- The International Monetary Fund said Iceland has turned the corner, praising Reykjavik for safeguarding its "valued Nordic social welfare model".
- "In the event, the recession has proved shallower than expected, and Iceland’s growth decline of about minus 7pc in 2009 compares favorably against other countries hard hit by the crisis," said Mark Flanigan, the IMF's mission chief for the country.
- Total debt will peak at 115pc, before dropping to 80pc by 2015 in what the IMF called "robust debt dynamics".
- Meanwhile. Ireland's debt will continue rising for another three years to 120pc of GDP.
- The contrast will be very stark by the middle of the decade. Iceland may have a lower sovereign debt than Germany by then.
- Iceland's president, Olafur Grimsson, irritated EU officials last month when he said his country was recovering faster because it had refused to bail out creditors – mostly foreigners. "The difference is that in Iceland we allowed the banks to fail. These were private banks and we didn't pump money into them in order to keep them going; the state should not shoulder the responsibility," he said.
- The comments came just as the EU authorities were ruling out investor "haircuts" in Ireland, making this a condition for the country's €85bn (£72bn) loan package.
- The Irish press reported that EU officials "hit the roof" when Irish negotiators talked of broader burden-sharing. (how dare German, British, or French global banks take a loss!?!) The European Central Bank is afraid that any such move would cause instant contagion through the debt markets of southern Europe.
Now this part is true - Iceland is tiny, so it is difficult to compare and contrast with any other country, but I still think the principles hold.
- Comparisons between the Irish and Icelandic banks must be handled with care. Iceland is tiny. It could walk away from liabilities equal to 900pc of GDP without causing a global systemic crisis. Ireland is 12 times bigger. The balance sheets of Irish banks are $1.3 trillion (£822bn).
- The interlocking ties with German, Dutch, Belgian, and British banks create a nexus of vulnerability. Bondholder defaults would risk contagion to Spain and Portugal, where the banks rely heavily on foreign capital markets.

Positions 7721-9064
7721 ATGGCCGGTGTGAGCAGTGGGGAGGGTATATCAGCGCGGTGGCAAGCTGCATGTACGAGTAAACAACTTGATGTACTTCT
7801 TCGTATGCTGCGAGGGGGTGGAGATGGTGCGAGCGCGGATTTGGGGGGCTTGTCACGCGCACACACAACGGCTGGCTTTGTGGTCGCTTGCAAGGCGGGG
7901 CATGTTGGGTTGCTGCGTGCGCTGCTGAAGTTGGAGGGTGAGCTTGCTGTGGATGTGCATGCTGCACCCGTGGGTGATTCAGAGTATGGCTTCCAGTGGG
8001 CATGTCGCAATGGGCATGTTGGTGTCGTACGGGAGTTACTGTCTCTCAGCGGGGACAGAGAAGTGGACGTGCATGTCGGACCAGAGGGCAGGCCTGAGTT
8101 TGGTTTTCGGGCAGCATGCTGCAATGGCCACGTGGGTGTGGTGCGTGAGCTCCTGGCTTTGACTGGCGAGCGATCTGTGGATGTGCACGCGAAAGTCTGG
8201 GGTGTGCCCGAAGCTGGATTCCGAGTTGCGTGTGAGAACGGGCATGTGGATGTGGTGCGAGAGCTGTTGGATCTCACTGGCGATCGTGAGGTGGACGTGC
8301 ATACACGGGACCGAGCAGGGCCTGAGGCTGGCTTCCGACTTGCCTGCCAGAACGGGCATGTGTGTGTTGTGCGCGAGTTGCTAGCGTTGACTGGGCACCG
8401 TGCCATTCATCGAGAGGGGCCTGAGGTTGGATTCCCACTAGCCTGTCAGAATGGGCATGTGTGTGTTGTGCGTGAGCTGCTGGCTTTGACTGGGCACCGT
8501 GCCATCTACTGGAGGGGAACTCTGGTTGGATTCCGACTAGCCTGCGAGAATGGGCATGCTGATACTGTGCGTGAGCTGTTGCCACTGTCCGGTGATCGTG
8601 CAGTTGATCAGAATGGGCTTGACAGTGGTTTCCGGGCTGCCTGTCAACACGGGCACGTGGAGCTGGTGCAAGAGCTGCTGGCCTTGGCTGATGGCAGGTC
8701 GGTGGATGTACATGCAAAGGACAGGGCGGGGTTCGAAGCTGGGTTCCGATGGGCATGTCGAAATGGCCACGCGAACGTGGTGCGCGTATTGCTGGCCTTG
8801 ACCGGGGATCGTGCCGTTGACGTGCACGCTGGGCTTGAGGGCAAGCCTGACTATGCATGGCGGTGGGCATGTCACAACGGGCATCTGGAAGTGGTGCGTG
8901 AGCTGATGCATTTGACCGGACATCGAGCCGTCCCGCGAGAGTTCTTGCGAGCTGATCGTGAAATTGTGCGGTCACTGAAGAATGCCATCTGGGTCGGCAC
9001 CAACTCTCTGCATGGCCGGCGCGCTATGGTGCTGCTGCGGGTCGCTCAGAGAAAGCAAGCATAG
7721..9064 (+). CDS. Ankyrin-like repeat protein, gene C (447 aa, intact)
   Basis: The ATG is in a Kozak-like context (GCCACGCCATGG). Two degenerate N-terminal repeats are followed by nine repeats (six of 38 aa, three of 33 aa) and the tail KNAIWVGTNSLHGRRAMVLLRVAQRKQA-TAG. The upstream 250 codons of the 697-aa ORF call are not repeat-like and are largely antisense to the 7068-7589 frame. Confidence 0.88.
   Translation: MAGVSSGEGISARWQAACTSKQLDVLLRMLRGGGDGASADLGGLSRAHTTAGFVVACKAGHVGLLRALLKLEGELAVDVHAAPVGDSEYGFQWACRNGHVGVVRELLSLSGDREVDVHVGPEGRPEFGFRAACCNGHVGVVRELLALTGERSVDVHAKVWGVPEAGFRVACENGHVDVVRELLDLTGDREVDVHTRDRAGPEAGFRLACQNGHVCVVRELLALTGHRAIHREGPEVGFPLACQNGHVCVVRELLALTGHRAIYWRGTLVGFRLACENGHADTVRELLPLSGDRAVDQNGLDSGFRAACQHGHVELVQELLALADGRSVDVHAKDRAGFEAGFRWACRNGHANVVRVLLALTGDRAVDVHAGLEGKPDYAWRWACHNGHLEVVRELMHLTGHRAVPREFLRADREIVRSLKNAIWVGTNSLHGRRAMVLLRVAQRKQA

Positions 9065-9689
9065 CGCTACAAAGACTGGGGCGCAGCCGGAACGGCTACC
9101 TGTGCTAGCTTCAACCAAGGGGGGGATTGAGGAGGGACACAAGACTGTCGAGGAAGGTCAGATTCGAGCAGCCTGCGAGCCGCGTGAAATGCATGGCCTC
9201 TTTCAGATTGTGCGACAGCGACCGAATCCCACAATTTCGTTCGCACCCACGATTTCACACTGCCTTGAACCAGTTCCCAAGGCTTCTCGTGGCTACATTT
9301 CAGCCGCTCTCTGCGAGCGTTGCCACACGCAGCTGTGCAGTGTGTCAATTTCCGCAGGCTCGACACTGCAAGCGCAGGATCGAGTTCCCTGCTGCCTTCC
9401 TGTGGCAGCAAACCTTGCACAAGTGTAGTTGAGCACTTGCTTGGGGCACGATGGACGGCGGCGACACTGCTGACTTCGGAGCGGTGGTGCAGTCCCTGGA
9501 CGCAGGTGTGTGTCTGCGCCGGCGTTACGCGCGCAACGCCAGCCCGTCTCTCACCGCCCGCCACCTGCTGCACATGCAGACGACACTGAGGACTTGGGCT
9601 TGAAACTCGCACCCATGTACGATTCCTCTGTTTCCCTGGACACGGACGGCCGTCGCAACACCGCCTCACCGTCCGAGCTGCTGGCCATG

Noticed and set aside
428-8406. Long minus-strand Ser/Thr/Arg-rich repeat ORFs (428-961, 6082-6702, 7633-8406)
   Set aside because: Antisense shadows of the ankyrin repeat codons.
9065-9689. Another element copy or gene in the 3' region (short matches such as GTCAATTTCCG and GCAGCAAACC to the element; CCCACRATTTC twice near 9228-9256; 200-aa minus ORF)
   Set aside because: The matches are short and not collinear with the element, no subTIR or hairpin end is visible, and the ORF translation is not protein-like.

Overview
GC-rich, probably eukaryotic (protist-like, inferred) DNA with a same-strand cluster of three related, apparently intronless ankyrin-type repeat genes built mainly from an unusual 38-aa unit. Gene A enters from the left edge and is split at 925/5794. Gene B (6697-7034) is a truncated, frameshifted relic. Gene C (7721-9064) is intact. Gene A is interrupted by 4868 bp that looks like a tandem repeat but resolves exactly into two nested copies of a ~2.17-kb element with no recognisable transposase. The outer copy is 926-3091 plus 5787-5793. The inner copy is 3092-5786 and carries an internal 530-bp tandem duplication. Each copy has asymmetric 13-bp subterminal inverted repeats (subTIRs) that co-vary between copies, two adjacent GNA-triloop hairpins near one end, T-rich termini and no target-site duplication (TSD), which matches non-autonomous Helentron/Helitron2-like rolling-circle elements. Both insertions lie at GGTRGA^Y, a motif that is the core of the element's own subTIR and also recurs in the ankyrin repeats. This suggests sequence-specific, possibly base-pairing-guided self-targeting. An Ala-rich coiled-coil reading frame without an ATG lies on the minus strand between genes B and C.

The reality is, if multiple countries default and insist on haircuts, many of the current mega banks would most likely all go kaput. This could be orchestrated, but it would be difficult, because it would require political coordination across the globe to manage it as I described above. But it is not impossible - again the banks go bankrupt, they need not cease to exist after a reorganization.
Iceland also benefited because like the U.S., U.K., or Japan can play games with its currency - unlike the folks joined at the hip in the Euro.
- Of course, banks are only half the story. Nobel economist Paul Krugman said Iceland has been able to eke out recovery sooner because it never joined the euro. "Iceland devalued its currency massively and imposed capital controls. And a strange thing has happened: although it experienced the worst financial crisis (anywhere) in history, its punishment has been substantially less than that of other nations," he said, referring to Baltic states pegged to the euro.
- Two years later, the krona is down 30pc, aluminium smelters are firing on all chimneys to meet export demand and local produce has displaced imports, including such exotica as vegetables and tomatoes grown in greenhouses.
- Ireland cannot resort to exchange and monetary stimulus without leaving the euro, which would be traumatic for all kinds of reasons, and illegal according to the ECB.
- .....the underlying tale of Ireland and Iceland, and the tale of the 1930s, is that a devaluation shock may cause a violent crisis – that looks and feels terrible while it happens – but the slow-burn of policy austerity and debt deflation does more damage in the end.
- “We’ve basically gone back to 2003 in terms of the level of standard of living,” he said. The worst has been felt by younger people who borrowed at the height of the bubble and are now having to reduce their debt, he said. “But they’ll come through this,” he added
- Iceland’s experience, he said, offered a lesson for the euro zone as it grappled with its own crisis: “This is the proper process. If you go through a bubble economy and you need to correct it, the answer is not to convert private debt into public debt. Rather it is to restructure the debt to the level of the assets.”
- "Bankrupting yourself to recovery! Seriously," Mr Krugman wrote in a New York Times column.
- "In a nutshell, Ireland has been orthodox and responsible -- guaranteeing all debts, engaging in savage austerity to try to pay for the cost of those guarantees, and, of course, staying (with) the euro," the Nobel laureate wrote.
- "Iceland has been heterodox -- capital controls, large devaluation, and a lot of debt restructuring," he said, summing up that as things stand now "heterodoxy is working a whole lot better than orthodoxy".